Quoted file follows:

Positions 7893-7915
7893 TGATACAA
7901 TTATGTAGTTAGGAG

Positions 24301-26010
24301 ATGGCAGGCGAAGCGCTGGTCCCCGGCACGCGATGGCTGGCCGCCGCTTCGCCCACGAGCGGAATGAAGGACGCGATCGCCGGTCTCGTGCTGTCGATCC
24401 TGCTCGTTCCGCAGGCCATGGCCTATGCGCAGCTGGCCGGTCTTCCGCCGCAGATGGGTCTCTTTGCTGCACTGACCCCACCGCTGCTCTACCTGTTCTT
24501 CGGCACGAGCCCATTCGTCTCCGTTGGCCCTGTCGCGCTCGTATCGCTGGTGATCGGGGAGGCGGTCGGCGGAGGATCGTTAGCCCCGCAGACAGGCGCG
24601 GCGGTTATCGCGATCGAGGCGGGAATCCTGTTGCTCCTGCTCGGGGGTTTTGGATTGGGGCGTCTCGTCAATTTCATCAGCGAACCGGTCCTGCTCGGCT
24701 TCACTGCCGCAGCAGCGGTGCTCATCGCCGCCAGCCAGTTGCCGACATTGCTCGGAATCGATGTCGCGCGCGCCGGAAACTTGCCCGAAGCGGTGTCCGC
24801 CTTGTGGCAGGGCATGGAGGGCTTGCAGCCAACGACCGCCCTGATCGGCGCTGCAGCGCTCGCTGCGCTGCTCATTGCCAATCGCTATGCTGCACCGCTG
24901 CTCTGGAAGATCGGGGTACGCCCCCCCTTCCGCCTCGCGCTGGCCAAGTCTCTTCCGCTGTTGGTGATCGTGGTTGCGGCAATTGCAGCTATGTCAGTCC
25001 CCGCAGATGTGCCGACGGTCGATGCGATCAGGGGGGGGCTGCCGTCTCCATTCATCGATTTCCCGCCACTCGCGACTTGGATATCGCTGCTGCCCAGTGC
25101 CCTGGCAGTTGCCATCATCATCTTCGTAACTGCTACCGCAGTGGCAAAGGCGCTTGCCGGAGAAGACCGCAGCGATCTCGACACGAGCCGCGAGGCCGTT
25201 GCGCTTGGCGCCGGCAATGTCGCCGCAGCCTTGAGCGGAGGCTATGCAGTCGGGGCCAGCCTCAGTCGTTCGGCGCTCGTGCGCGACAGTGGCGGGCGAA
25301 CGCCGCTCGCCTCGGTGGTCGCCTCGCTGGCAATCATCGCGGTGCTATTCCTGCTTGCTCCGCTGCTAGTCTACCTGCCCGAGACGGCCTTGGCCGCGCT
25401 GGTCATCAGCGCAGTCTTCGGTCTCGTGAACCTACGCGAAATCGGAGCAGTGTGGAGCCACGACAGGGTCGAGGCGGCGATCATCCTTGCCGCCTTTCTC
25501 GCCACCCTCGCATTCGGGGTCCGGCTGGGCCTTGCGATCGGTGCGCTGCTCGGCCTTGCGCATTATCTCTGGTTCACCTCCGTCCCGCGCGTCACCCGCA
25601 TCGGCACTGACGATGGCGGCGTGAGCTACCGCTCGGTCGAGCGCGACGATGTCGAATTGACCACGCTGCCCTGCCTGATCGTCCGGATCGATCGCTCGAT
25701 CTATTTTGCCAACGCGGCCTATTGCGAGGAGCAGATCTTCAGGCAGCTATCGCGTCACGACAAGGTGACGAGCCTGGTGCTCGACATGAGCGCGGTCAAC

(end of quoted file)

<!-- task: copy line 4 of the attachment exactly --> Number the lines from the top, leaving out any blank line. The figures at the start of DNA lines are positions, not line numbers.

Positions 24301-26010